Prosilio 2 is a 14th century Mycenaean rock-built chamber tomb which reflects the basic architectural construction of the region — dromos, stomion, tomb, with plaster coating and a loose rock wall blocking the stomion – but on a larger scale. Its grave-goods are of a richer sort than those commonly found and have impacted, along with the Griffin Warrior tomb and similar discoveries, the notion that jewelry was primarily for female burials. Compared to the Griffin Warrior, Prosilio 2 – being built in a tumulus and being a chamber tomb – is much more architecturally impressive than the Griffin Warrior. However, the Griffin Warrior has much more lavish grave-goods. The subject of grave-goods within Mycenaean tombs is in need of further research; however, I propose that wealthier grave-goods might not be the sole result of the wealth of the interned. Instead, the wealth of the grave-goods found in chamber tombs and tholoi might be a result of a family reclaiming the deceased’s goods. This could potentially give a reason for the equivalency between the wealth of cist and pit graves and the wealth of the more monumental tholoi and chamber tombs.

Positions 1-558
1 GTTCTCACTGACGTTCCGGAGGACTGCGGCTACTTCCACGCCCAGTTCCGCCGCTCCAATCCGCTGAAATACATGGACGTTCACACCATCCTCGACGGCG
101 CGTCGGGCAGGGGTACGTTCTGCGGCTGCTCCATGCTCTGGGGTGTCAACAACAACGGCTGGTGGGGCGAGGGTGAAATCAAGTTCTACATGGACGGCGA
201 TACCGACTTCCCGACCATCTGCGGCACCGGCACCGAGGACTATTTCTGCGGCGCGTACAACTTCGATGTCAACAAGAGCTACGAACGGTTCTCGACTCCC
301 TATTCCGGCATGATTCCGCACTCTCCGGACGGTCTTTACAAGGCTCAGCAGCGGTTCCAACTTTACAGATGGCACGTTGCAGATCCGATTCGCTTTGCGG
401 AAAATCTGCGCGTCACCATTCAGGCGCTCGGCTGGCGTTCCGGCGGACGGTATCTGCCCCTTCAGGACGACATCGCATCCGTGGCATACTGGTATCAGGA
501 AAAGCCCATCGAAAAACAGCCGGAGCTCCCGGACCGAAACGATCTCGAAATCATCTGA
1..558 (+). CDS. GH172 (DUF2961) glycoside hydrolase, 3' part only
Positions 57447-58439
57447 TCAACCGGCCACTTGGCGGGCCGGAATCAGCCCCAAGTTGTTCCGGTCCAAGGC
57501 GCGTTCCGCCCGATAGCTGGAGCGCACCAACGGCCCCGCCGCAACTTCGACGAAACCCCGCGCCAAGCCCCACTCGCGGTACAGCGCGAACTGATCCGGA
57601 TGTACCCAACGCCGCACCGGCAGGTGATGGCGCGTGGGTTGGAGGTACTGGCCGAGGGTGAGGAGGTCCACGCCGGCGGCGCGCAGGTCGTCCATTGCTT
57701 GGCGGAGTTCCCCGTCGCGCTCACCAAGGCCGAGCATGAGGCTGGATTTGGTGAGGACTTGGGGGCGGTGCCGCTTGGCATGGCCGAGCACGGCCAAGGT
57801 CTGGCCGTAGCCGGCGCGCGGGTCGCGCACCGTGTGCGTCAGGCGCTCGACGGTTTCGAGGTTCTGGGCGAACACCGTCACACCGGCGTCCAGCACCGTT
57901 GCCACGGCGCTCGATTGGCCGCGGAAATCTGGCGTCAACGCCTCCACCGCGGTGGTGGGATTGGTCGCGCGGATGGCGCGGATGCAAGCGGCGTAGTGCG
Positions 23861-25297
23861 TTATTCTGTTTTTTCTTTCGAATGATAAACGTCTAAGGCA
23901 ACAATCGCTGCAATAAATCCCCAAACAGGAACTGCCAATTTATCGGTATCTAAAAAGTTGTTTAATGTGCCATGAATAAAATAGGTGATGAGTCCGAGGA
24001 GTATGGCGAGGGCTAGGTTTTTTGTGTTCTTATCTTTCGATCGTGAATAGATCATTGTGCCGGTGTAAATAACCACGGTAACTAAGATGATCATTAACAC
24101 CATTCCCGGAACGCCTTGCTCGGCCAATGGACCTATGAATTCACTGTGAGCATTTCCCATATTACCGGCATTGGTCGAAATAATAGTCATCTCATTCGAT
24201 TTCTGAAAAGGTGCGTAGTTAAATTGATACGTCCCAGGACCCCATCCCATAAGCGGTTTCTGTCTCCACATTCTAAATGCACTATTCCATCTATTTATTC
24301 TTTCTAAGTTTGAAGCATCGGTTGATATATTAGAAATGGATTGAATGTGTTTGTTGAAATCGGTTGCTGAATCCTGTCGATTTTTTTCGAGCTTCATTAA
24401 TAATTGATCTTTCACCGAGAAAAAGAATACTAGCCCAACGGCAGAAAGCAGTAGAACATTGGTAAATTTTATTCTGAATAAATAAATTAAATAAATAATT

On the whole, Prosilio 2 represents, more than likely, a member of the landed aristocracy. With a truly monumental chamber tomb, it can be reasonably purposed that this family had great economic and probably social power. It has impacted the study of Mycenaean tombs by rejecting the notion that jewelry was largely female oriented, and is a fairly well-preserved example of a Mycenaean chamber tomb in general. Additionally, like the Griffin Warrior, its characteristic as a single use tomb makes will help advance the study of Mycenaean burial culture.
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